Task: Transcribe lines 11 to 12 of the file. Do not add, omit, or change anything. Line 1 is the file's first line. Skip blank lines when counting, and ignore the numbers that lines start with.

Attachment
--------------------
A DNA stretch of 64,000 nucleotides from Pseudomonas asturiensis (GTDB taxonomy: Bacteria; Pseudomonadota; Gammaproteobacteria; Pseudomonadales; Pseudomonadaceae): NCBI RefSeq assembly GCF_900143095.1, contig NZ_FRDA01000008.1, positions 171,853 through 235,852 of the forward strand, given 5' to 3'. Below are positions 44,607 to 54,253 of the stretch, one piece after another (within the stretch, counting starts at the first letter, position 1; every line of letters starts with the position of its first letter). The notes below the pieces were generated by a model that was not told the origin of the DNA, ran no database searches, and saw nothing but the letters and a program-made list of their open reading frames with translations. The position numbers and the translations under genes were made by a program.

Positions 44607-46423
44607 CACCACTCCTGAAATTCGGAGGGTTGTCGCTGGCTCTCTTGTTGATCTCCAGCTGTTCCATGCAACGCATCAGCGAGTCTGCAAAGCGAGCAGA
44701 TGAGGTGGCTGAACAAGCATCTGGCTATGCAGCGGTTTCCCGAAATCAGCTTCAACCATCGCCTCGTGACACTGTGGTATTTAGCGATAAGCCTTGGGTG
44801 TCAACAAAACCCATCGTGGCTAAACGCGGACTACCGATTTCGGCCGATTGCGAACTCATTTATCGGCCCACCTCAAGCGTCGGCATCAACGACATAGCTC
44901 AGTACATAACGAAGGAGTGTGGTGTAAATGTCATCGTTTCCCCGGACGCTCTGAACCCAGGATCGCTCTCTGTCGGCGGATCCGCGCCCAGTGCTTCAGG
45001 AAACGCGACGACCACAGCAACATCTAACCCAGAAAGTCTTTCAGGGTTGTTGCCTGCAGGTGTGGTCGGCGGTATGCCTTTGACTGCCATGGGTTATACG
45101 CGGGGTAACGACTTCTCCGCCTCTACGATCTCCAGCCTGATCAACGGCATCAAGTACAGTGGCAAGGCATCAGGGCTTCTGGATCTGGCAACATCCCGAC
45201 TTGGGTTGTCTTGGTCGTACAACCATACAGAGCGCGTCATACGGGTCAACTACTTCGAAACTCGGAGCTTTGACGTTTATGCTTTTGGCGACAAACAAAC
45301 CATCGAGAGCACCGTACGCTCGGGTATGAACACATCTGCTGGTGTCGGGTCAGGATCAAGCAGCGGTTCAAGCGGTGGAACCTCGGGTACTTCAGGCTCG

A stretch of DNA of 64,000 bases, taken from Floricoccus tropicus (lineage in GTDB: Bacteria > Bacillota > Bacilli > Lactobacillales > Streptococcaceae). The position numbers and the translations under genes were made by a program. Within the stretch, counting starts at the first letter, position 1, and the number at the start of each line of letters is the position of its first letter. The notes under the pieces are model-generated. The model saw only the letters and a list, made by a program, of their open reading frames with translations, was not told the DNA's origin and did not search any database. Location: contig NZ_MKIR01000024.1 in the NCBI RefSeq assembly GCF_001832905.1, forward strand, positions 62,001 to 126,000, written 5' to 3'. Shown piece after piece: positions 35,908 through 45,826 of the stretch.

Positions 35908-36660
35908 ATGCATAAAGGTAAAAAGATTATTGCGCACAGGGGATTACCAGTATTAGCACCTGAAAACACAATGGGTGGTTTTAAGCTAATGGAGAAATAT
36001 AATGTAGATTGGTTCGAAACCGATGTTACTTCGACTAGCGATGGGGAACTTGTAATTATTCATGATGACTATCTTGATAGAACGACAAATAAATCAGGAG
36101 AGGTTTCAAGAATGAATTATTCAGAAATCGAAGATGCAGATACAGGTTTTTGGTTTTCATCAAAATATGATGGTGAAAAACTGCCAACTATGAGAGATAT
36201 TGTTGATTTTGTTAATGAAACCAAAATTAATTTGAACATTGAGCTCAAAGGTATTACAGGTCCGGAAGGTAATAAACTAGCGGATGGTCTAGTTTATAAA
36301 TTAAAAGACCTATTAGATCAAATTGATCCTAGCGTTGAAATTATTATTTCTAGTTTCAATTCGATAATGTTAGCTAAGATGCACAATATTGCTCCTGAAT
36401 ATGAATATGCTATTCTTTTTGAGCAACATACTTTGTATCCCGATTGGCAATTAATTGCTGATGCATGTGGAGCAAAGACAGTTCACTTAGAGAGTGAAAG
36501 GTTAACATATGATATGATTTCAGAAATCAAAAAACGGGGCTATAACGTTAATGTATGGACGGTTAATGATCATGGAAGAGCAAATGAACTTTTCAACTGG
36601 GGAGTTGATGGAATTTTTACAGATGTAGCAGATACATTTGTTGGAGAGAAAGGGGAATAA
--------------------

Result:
A stretch of DNA of 64,000 bases, taken from Floricoccus tropicus (lineage in GTDB: Bacteria > Bacillota > Bacilli > Lactobacillales > Streptococcaceae). The position numbers and the translations under genes were made by a program. Within the stretch, counting starts at the first letter, position 1, and the number at the start of each line of letters is the position of its first letter. The notes under the pieces are model-generated. The model saw only the letters and a list, made by a program, of their open reading frames with translations, was not told the DNA's origin and did not search any database. Location: contig NZ_MKIR01000024.1 in the NCBI RefSeq assembly GCF_001832905.1, forward strand, positions 62,001 to 126,000, written 5' to 3'. Shown piece after piece: positions 35,908 through 45,826 of the stretch.

Positions 35908-36660